Brow Beat

Norm Macdonald’s Memoir Was Mostly Lies, but One Part Rings True

Only after his death is it clear what he was really writing about.

Norm Macdonald in 2015.
Norm Macdonald in 2015. Jason Kempin/Getty Images

All across the internet, people are trying to understand why they loved the late, great Norm Macdonald so much. There are a lot of lovely reminiscences and great analyses, but if you just want to kind of roll around in Norm, I recommend reading his 2016 memoir Based on a True Story: Not a Memoir. This is a book that people (Norm fans? OK, just my husband) urged on me in 2016, and I didn’t read it then because I saw a review of it in the New York Times that was less than a hundred percent glowing.

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In that review, John Williams, who did admit to laughing at some parts of the book, called what it did “evasive clowning,” complained that some parts are just recycled bits, and somewhat snarkily pointed out that it’s limited to talking about stand-up and Macdonald’s tenure on Saturday Night Live, because of the limits of Macdonald’s career: “Mr. Macdonald’s one big starring film vehicle, Dirty Work (1998), was called ‘leaden, taste-deprived attempted comedy’ in the New York Times. Other roles have included an uncredited bartender in Deuce Bigalow: Male Gigolo.”

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I think Williams missed the point in that last bit, which is that the book is by an author deeply aware of what an awkward fit he made with the world of Hollywood celebrity—an author who made that awkward fit into kind of the point. In this “memoir,” the character of Norm is constantly wearing an SNL jacket, a Norm Show T-shirt, and a Dirty Work hat: a walking embodiment of insecure, grasping celebrity, and the opposite of whatever Norm—who famously lived in Los Angeles but didn’t drive, and so attended very few industry functions—was in real life. “New York City was the site of my greatest success,” the narrator writes. “I made it there and then I didn’t make it anywhere else. I guess Frank Sinatra isn’t so smart after all.”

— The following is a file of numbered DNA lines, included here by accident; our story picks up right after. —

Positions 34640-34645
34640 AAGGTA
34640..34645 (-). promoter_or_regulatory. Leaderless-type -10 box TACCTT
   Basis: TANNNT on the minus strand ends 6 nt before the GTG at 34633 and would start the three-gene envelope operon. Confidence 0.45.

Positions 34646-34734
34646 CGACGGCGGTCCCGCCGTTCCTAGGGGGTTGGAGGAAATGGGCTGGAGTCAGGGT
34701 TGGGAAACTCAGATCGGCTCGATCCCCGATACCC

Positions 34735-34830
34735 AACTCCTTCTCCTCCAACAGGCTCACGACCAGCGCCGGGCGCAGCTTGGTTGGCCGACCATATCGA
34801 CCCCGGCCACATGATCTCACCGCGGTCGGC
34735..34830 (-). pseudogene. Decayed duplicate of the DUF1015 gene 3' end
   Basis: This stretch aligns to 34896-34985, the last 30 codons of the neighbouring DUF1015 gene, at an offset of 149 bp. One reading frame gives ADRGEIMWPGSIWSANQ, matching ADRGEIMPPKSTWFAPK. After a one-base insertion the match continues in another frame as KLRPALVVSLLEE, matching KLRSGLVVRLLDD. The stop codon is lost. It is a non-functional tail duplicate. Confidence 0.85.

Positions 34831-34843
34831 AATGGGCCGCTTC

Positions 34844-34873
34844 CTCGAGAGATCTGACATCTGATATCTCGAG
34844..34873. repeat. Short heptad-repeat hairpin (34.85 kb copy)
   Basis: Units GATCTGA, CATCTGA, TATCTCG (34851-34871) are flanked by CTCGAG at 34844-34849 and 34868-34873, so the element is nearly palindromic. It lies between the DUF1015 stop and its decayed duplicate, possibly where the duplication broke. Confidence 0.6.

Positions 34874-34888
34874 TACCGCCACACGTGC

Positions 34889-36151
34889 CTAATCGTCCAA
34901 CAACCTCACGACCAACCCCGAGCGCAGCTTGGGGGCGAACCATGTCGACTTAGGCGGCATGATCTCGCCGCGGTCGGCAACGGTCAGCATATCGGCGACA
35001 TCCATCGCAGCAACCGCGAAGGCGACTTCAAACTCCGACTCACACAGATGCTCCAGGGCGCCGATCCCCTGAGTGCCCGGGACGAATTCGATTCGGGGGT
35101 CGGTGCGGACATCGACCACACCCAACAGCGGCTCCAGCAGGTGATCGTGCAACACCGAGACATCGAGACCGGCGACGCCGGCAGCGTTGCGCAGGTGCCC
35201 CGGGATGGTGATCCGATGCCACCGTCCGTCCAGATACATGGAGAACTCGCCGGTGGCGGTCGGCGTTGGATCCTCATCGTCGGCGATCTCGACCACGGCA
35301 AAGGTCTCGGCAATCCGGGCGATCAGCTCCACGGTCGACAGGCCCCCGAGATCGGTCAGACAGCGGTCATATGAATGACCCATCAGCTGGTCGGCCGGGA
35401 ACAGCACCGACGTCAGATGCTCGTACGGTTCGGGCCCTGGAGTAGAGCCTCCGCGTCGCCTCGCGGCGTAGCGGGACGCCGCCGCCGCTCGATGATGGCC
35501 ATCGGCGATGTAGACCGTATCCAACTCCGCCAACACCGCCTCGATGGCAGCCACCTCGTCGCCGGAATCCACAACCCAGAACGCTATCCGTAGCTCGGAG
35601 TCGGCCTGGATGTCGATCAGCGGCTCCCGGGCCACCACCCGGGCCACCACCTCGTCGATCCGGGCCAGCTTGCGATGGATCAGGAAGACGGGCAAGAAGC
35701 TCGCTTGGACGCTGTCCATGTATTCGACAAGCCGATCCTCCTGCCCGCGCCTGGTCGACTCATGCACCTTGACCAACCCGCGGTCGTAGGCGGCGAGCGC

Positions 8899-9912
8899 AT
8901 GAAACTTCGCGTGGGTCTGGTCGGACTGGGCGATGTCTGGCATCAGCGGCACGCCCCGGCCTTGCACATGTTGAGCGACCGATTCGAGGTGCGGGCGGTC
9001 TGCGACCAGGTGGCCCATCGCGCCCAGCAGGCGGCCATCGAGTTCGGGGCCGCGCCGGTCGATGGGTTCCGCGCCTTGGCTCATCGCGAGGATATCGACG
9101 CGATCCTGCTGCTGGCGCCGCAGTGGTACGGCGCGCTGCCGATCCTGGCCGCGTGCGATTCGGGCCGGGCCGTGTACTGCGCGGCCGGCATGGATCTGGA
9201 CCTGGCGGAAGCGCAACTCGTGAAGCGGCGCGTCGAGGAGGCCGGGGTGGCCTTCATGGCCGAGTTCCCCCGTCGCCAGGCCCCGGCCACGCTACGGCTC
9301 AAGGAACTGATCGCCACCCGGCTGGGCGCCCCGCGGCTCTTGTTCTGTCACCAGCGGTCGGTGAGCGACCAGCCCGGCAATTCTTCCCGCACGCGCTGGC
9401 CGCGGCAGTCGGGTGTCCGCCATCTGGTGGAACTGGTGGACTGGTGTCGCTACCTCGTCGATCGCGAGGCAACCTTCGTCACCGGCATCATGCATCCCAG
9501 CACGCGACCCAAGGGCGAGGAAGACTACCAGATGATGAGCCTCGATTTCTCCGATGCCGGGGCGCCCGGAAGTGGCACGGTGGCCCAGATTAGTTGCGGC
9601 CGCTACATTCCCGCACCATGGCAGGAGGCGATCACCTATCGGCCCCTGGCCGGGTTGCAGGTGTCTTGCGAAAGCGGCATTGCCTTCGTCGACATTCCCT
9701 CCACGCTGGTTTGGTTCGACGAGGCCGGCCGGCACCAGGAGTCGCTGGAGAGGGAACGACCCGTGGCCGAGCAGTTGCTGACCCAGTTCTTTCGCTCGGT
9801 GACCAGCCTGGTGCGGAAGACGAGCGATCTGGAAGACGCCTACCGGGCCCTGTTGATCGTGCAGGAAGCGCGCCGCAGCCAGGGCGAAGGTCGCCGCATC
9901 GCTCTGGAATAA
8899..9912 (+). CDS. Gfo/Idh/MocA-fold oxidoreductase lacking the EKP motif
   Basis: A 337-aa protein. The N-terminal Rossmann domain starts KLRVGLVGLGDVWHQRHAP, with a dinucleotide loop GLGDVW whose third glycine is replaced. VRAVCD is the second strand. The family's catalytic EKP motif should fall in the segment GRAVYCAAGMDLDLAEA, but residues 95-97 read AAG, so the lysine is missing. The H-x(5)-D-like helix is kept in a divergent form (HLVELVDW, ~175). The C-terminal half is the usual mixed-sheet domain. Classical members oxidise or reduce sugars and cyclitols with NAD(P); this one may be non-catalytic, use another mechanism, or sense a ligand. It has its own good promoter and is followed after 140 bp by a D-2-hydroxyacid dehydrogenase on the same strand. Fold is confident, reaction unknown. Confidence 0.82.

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Now that Macdonald is dead, reading the book—digesting its deep oddness—feels like communing with pure Norm. It’s got a gimmick: There’s a character in it, Keane, who’s the ghostwriter of the book, who constantly interjects to voice his annoyance with Norm, his fury at Norm, his total lack of respect for Norm. My colleague Lili Loofbourow, who reviewed the book for the Week when it came out, called Macdonald an “extraordinary wordsmith” and generally recommended the experience of reading Based on a True Story but found this way of constructing the story frustrating: “There has never been a less straightforward book. It’s playful and spry and just unbelievably cagey.”*

Lili is correct, and I get her frustration, but this is part of why I liked reading the book as a memorial exercise. I am but a medium-level Macdonald fan—a low-level one, according to my husband—and so I loved the parts of the book that other people might have found recycled, while also getting to be delighted to discover how freaking weird Macdonald could be when set loose on a long-form project. There’s a list of the “25 best Weekend Update jokes of all time,” the first of which came from Chevy Chase, the other 24 of which are Norm’s. (“Well, the results are in, and once again Microsoft CEO Bill Gates is the richest man in America,” goes No. 9. “Gates says he is grateful for his huge financial success, but it still makes him sad when he looks around and sees other people with any money whatsoever.”) The book also has the full text of the famous “Moth” joke, which has been much-shared on Twitter since Macdonald’s death was announced. In that clip from Conan O’Brien’s show, Macdonald puts the joke in the mouth of a driver; in the book, it’s a doctor who tells it, to a hallway full of people, and to raucous laughter, which “Norm” resents. “Everybody thinks they’re a comedian,” he gripes. “Especially in my line of work.”